For a full hour I sat at my desk and stared up at the two photographs. One by one I smoked a packet of twenty Prima cigarettes.... The earth, I felt, was beginning to shift, and the long dead were stirring.
In the closing days of the twentieth century, an elderly writer wanders the streets of Vilnius, Lithuania, possessed by the need to photograph the young mothers of the city. In their faces and the faces of their children he sees the reflection of a secret that haunts him. A secret he has spent years trying to bury.
In a decaying back street of the city a woman struggles to raise her family. As her son dreams of a better life she is torn between Vilnius' twilight world of prostitution and her determination of securing hope for her children. She too is haunted by memories that rob her of sleep.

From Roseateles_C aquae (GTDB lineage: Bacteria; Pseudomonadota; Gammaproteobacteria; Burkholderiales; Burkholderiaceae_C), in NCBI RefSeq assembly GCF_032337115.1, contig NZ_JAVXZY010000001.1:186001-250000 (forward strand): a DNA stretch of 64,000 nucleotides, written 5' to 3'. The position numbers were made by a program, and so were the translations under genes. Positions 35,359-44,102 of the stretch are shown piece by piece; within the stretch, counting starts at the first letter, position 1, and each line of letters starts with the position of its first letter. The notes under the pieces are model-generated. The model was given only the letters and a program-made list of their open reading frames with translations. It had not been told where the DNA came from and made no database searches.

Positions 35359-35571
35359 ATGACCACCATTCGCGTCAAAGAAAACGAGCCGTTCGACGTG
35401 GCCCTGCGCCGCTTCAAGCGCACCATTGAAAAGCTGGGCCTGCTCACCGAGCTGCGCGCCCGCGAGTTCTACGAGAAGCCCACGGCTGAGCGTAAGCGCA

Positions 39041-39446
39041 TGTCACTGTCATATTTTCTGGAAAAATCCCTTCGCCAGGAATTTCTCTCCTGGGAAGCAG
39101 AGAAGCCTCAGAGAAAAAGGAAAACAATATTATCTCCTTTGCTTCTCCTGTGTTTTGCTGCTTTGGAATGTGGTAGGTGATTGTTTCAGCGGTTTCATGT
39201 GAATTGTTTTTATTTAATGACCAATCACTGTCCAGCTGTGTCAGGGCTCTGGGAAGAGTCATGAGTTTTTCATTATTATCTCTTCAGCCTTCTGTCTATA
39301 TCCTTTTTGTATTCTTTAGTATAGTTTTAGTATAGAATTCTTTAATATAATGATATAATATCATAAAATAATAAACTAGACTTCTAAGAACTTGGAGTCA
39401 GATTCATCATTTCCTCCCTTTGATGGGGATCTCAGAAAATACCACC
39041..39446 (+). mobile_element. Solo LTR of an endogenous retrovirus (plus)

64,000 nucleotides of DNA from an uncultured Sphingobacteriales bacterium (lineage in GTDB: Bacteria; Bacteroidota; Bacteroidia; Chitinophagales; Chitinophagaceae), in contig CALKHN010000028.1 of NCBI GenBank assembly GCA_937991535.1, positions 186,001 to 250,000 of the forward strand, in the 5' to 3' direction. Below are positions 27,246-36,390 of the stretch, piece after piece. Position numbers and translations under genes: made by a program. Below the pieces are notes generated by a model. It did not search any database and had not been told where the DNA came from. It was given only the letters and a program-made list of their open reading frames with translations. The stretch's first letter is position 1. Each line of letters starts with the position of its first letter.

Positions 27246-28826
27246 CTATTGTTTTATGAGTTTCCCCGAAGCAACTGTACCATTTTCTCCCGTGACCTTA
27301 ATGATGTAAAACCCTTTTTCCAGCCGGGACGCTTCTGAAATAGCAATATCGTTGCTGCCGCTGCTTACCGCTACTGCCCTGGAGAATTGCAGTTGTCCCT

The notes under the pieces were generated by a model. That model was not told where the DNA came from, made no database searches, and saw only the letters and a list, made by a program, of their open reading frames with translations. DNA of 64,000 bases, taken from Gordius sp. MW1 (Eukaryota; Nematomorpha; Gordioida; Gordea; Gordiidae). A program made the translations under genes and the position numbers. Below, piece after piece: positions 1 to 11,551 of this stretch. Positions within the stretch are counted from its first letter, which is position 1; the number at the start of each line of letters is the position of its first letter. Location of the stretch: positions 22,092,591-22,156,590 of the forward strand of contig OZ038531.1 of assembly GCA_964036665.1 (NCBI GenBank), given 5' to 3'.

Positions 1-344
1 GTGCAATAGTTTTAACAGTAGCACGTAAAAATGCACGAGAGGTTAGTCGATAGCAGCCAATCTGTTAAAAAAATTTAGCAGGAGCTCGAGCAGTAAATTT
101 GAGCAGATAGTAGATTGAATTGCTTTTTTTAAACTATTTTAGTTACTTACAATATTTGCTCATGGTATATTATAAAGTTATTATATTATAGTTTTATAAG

In Vilnius the rubble of the Jewish ghetto lies side by side with the fallen statues of communist heroes. Through this tangled debris of past and present the story of the writer's great love and his even greater betrayal begins to coil its way to the surface and demands to be told, in The Last Girl by Stephan Collishaw.